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If the text came into the care of an Egyptian-Jew in the Greco-Roman era (and I fancifully labeled this hypothetical scribe J-Red, for "Jewish Redactor"), he may have adopted or adapted Egyptian vignettes as illustrations of the Abraham story contained in the text.
This may sound fanciful at first, but I then went on to show several examples from that time and place where this is exactly what happened.
So, for example, the standing figure on the left originally would have had the jackal head of Anubis; the bald human head has been copied from the figure lying on the bier.
We don't have the original of Facsimile 2, but we do possess a contemporary drawing of it, and it is clear from that drawing that there was a lacuna in the text running from the upper right side to the middle, and it is in precisely this location that hieratic text from elsewhere in the collection has been inserted in what is otherwise a hieroglyphic document.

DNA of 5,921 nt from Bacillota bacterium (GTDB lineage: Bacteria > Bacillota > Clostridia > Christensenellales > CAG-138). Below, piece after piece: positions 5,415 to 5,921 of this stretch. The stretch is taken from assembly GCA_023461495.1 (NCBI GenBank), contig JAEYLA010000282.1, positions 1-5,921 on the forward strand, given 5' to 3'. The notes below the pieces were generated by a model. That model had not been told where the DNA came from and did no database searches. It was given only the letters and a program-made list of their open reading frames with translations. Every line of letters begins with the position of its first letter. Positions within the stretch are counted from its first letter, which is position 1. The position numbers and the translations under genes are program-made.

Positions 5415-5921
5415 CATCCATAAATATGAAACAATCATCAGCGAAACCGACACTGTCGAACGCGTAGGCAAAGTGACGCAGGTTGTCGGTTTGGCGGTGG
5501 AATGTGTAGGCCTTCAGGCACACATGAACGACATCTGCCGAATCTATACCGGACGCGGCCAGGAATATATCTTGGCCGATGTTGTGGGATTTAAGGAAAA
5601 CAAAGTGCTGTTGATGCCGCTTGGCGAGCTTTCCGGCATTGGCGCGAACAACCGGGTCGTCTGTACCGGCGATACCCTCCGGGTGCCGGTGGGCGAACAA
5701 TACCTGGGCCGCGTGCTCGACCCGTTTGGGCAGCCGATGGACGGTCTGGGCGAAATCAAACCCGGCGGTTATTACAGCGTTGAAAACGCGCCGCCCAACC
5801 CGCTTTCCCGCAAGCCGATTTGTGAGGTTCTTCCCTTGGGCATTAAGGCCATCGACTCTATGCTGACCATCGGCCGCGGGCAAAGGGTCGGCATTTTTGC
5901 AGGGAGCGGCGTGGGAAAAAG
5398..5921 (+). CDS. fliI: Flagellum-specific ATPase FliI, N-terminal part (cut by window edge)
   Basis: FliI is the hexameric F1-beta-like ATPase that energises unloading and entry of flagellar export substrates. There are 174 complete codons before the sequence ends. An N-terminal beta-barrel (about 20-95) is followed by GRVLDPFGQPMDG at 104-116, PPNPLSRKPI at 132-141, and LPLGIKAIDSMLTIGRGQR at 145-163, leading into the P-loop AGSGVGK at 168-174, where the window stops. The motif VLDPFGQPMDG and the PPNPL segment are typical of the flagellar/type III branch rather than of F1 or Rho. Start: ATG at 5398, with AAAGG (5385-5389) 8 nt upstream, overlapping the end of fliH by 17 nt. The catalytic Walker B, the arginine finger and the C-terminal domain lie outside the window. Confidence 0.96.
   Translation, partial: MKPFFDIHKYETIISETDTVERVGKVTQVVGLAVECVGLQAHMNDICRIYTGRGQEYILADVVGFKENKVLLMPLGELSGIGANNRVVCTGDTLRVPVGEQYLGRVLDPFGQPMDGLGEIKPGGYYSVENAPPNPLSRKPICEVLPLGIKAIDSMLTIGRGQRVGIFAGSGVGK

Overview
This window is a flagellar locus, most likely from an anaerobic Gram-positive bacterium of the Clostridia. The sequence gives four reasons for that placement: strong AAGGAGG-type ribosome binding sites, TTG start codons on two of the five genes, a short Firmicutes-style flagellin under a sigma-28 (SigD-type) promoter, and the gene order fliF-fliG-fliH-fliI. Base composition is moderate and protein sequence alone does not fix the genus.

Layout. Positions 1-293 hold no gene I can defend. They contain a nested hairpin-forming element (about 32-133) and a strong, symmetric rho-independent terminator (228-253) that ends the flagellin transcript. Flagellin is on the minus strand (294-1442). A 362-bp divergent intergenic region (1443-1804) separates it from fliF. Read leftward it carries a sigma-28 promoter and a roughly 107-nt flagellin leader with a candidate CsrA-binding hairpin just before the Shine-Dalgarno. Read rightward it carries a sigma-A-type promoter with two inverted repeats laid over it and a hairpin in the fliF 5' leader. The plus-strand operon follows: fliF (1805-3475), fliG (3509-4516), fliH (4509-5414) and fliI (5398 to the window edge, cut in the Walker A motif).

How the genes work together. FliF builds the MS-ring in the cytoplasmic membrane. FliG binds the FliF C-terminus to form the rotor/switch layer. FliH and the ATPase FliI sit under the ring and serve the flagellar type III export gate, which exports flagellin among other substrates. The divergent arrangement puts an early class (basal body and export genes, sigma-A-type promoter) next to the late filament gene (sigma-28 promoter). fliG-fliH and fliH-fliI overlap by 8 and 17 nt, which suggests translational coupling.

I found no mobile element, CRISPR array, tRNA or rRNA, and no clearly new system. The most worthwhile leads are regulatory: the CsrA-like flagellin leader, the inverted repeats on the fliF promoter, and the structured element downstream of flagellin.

Part 1 of the Book of Abraham FAQ deals primarily with questions about the source of the Book of Abraham, including a discussion of the original scrolls and the existing papyrus fragments, as well as the Egyptian papers.
I think the biggest strength of the Book of Abraham is in the text itself.
The Mormon respondents to Spalding quickly rejected these facile assumptions, but since so few people today have read this material, Latter-day Saints are unaware of this and tend to continue to hold to these assumptions.
But the papyri in Joseph's collection do not date to the time of Abraham in the Middle Bronze Age; they date to the Ptolemaic era, or roughly what we think of as Greco-Roman times.
The contents fit very comfortably in an ancient context, and in fact there are numerous details that have parallels in other ancient texts that Joseph Smith did not have.
Many of these parallels are discussed in Part 3 of this project.